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Distributed for University of British Columbia Press

The Government of Natural Resources

Science, Territory, and State Power in Quebec, 1867–1939

As conservation and extractive agencies both expanded over in the late nineteenth and early twentieth century, scientific personnel played an increasingly significant role in Canadian governance. Beginning with the Confederation, the state created geology, forestry, fishery, and agronomy departments with one goal: exploit resources and occupy territory. In The Government of Natural Resources, Stéphane Castonguay traces the history of mining, logging, hunting, fishing, and agriculture activities in Quebec, revealing how environmental transformation became a tool of government. Far from being neutral observers, scientists, he argues, must acknowledge their role as pivotal actors in the expansion of state power.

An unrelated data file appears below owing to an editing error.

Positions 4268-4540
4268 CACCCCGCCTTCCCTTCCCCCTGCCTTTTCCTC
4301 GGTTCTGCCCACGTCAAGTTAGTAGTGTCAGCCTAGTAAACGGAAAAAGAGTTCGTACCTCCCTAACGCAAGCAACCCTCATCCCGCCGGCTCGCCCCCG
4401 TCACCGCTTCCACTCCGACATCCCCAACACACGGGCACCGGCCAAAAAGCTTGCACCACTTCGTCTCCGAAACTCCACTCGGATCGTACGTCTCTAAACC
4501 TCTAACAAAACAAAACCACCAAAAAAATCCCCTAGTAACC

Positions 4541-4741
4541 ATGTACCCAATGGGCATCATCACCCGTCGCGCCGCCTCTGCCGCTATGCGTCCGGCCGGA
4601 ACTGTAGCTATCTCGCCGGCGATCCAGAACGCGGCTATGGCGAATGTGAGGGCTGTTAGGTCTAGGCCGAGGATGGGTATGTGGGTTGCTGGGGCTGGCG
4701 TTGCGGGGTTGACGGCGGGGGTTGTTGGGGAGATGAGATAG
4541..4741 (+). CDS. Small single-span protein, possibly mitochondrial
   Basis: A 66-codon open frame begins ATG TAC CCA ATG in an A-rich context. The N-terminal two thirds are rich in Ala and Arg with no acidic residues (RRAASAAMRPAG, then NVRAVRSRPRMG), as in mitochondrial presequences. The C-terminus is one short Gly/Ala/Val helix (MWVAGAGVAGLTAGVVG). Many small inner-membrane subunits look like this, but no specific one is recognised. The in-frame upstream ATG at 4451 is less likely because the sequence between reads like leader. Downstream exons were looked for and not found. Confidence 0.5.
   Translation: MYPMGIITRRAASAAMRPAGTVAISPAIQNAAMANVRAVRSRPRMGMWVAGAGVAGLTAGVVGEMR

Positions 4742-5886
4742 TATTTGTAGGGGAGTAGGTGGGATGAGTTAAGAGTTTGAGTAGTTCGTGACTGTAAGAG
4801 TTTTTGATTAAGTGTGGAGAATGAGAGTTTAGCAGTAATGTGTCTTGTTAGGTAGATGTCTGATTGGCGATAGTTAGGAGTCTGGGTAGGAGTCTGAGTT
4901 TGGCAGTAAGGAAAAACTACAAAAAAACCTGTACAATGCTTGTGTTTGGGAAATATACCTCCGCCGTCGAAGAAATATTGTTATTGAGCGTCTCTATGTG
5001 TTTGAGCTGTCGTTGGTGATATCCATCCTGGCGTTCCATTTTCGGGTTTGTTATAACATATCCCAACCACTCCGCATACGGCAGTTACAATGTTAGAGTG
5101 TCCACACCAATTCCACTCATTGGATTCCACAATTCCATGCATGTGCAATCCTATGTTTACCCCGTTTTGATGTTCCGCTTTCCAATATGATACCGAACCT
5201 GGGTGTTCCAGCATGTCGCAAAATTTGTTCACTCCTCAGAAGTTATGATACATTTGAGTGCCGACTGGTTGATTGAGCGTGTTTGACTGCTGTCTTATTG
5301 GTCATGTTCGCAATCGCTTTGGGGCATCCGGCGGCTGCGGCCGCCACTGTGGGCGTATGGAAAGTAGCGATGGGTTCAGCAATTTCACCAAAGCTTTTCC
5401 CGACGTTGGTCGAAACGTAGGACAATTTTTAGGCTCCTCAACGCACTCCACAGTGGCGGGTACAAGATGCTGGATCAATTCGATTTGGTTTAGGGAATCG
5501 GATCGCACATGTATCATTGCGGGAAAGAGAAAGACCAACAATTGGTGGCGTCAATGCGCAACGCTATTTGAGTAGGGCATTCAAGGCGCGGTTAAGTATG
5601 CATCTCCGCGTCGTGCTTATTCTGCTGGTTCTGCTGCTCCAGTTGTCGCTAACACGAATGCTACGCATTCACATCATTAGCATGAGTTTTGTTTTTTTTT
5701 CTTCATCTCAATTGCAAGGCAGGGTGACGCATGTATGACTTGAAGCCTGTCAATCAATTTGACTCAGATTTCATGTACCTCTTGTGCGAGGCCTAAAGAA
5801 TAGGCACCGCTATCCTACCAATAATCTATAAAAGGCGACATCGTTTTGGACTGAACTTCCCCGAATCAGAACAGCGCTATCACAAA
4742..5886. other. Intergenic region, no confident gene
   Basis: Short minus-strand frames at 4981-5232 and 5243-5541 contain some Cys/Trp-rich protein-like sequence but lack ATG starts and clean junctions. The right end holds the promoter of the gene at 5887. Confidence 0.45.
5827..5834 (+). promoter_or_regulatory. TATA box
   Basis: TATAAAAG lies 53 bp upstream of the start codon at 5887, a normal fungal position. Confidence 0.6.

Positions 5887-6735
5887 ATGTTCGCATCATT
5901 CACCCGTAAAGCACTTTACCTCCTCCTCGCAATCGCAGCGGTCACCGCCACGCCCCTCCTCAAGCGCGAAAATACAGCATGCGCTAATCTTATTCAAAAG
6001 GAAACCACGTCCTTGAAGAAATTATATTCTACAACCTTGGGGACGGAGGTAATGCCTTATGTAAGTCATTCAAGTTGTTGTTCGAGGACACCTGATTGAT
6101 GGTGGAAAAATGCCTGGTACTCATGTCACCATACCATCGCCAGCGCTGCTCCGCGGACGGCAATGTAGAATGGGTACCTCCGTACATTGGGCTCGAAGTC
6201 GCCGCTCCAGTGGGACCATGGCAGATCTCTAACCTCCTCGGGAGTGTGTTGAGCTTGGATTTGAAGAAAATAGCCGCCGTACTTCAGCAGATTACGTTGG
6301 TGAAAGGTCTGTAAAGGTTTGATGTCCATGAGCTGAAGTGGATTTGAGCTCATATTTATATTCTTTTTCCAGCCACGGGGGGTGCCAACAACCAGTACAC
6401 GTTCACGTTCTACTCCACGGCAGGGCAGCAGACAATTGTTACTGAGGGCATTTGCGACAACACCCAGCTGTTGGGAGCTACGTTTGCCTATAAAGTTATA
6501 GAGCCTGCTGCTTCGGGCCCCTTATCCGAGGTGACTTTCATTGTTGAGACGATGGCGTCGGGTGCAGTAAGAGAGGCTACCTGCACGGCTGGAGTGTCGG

208 pages | 11 halftones, 22 maps, 12 figures, 4 tables | 6 x 9

Nature | History | Society

Economics and Business: Economics--Agriculture and Natural Resources

History: General History

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